Last edited: Apr 24, 2014

    snouter macrumors 6502a

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    #5
    I like mine.

    I bought an R4 8TB. One day I'll toss 4TB drives in there and I guess it would become an R4 16TB.

    It can be a little fussy about drives from what I've read elsewhere. Stick to the approved list for best results.

    http://www.promise.com/media_bank/D...egasus2_Compatibility List v1.1-201301216.pdf

    Oddly, mine came with 2TB 7200GB Toshiba drives. Don't really think of Toshiba when I think of drives, but that's what's in there and they seem to work fine.

    This also looks interesting:
    http://www.blackmagicdesign.com/products/blackmagicmultidock
     
  6. DoFoT9, Apr 24, 2014
    Last edited: Apr 24, 2014

    DoFoT9 macrumors P6

    DoFoT9

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    #6
    Firstly, will you benefit from the Pegasus 2 (that has 20gb/s channels), or is your Mac only 10gb/s compatible?

    Irregardless, you should use RAID. Even if it's RAID0 (I absolutely do not recommend this). I recommend RAID10 if you are more heavy on the reads or RAID5 if you're heavy on the writes (you're heavy on the writes, obviously).

    There is a significant difference in speed between the R4 and the R8, the R8 has more drives, so obviously more capacity and ability to read/write. I can't recall the exact difference but I seem the recall the R8 being 15-25% faster overall.. Hope this helps.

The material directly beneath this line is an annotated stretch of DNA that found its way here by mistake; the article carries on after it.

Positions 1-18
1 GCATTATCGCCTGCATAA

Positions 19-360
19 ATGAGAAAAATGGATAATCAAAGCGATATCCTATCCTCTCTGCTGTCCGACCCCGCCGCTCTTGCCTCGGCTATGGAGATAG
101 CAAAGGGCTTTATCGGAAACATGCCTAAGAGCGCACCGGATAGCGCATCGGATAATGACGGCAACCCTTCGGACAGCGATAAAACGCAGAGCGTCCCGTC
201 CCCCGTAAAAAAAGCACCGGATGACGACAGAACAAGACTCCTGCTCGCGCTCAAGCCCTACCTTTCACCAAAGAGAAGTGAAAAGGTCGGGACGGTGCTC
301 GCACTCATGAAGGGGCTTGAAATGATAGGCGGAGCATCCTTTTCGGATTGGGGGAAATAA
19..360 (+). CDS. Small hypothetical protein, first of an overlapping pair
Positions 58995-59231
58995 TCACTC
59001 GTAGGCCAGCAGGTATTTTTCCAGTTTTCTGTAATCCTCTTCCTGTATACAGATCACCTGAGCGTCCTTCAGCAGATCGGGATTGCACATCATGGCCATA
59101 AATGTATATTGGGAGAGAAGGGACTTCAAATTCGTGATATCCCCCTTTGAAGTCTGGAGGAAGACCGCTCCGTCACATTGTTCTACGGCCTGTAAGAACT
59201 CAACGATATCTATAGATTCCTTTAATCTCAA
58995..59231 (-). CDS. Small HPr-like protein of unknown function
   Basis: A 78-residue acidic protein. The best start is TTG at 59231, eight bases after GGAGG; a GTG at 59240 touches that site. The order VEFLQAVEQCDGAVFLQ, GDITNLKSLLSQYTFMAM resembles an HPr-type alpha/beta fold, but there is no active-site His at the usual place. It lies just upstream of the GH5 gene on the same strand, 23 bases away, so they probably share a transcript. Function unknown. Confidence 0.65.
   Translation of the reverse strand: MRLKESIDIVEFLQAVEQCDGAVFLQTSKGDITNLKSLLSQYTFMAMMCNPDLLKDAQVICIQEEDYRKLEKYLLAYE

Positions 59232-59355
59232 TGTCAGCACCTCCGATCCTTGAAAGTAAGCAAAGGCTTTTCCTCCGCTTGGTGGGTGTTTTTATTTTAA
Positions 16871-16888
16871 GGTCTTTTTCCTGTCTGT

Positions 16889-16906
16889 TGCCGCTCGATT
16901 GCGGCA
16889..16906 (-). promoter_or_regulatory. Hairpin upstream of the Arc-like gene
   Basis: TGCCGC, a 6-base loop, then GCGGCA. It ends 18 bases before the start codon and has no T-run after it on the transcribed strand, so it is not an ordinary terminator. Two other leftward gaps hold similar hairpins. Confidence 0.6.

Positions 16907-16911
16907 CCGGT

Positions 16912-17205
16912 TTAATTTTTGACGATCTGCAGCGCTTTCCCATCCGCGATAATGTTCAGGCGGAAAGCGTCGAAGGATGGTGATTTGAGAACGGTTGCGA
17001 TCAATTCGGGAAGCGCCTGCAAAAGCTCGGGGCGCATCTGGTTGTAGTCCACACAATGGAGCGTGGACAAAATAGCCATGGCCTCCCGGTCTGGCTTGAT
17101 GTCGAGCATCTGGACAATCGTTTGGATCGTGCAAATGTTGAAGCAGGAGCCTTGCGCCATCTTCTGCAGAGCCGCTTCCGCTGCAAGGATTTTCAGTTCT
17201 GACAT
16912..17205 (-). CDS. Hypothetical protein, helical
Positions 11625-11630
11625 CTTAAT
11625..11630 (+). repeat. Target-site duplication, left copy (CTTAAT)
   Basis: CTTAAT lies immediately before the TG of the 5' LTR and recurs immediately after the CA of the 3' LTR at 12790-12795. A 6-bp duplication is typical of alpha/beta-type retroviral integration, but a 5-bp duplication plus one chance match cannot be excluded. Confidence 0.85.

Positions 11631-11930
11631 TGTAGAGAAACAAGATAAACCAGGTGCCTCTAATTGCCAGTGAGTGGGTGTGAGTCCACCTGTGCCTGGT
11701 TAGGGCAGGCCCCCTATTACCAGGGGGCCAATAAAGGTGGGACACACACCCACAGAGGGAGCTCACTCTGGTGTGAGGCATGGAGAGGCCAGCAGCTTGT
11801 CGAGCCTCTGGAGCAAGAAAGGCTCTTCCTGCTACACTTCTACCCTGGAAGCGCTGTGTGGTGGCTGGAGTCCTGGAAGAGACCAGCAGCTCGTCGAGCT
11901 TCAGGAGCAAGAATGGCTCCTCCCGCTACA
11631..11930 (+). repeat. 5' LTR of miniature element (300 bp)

Edit: Ah, I see you're on a nMP.
     
  7. elvisizer macrumors 6502

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    #7
    sure, you can take the disks out when they're full, but I'm not sure why you would . . . you said you don't need to save the projects- just delete them. or archive them to another device or service (crashplan's good) and free up the space so you don't need to buy more drives. most cost effective of all!
     
  8. puckhead193, Apr 24, 2014
    Last edited: Apr 24, 2014

    puckhead193 thread starter macrumors G3

    puckhead193

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    #8

    How are your speeds? How do you have it configured?

    Anyone using these with FCP X?
     
  9. Yahooligan macrumors 6502a

    Yahooligan

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    #9